Learning is tough
Learning is tough because, while a little knowledge that you're missing can often bridge large gaps, it is not accessible to you  for if it was, you would reach out
and grasp it. And no one else can provide it, because no one but you knows exactly what you know and don't know.
This is why we have few friends in our neighborhoods, just acquaintances and strangers.


Solitude is precious
We are trained within
our culture from the onset of our lives to see things a certain way.
This is our cultural conditioning, and we often adopt it without realizing it
as such.
Almost always, we use good logic and the truths found within this
network to make judgments, decisions, and establish values.
Sometimes, we allow ourselves to believe in truths found
outside this network, which may (or may not) lie in
contradiction to ones inside it.
If we do so,
we think of the experience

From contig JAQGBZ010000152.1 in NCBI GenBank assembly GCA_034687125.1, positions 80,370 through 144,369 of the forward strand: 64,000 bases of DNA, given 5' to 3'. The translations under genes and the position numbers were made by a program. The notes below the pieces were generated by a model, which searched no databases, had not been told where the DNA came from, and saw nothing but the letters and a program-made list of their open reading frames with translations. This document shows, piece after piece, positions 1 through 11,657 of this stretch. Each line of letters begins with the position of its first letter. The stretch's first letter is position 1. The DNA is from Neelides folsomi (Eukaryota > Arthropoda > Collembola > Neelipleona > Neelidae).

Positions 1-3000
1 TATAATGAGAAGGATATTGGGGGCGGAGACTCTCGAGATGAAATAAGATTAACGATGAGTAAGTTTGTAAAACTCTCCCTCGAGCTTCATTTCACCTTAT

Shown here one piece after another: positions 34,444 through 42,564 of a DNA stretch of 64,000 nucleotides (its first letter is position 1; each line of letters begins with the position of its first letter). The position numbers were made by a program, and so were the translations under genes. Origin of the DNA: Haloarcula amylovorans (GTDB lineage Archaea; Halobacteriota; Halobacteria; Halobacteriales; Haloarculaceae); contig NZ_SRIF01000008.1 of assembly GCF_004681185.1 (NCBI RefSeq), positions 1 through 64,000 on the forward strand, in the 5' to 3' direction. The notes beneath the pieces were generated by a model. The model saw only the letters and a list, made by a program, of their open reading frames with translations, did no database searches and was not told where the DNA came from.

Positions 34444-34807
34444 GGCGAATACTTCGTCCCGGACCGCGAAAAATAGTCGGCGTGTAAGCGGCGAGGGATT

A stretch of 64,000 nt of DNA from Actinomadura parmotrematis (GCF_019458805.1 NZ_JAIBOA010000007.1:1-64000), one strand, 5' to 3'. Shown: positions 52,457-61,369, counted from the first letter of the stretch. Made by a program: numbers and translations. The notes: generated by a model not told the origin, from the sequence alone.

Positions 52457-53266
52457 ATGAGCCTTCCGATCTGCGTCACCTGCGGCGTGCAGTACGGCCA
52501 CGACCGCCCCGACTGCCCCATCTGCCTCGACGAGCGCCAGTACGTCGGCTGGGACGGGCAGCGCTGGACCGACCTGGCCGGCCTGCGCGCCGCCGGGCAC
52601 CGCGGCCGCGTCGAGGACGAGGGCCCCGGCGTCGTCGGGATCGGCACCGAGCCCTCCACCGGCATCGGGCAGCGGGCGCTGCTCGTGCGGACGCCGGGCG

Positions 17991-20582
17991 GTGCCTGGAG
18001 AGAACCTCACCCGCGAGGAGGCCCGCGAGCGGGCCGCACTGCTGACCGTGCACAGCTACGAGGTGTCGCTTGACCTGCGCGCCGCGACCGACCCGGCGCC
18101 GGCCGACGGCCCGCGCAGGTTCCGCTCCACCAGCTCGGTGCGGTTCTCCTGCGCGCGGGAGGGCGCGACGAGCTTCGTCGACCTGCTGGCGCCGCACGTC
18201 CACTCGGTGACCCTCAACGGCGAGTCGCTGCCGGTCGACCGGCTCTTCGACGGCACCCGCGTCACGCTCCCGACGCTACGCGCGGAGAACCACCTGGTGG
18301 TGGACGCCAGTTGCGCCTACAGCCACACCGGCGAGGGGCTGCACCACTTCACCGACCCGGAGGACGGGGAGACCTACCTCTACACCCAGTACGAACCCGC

as one of irrationality or spirituality.
For some,
it is a spiritual experience
that stems from and is guided by an outside source.

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However, true happiness can be found by working on probability
problems.
I found this about 8 years ago in a GNU book called Chance
Probability. It's not an elementary problem, unless you make assumptions. This problem originally appeared in:
K. L. Chung, Elementary Probability Theory With Stochastic Processes, 3rd ed (New York:SpringerVerlag, 1979), p. 152

Pickwick’s Umbrella
In London, half of the days have some rain. The weather forecaster is correct 2/3 of the time, i.e., the probability that it rains, given that she has predicted rain, and the probability that it does not rain, given that she has predicted that it won’t rain, are both equal to 2/3. When rain is forecast, Mr. Pickwick takes his umbrella. When rain is not forecast, he takes it with probability 1/3.
Can you find (a) the probability that Pickwick has no umbrella, given that it rains. (b) the probability it doesn’t rain, given that he brings his umbrella.
Note: You may not assume that the probability that she predicts rain is 1/2
or that the probability that she predicted rain given that it rains is
2/3; however, you need that, so prove it first.
Hint: Show that for any two events R & F such that a = P(RF) = P(~R~F) P(F) = 1  (a +P(R)) , 1  2a a ≠ ½ and under the further constraints that place the RHS between 0 and 1 inclusive. When P(R) = ½ a drops out of the RHS and P(F) = ½ .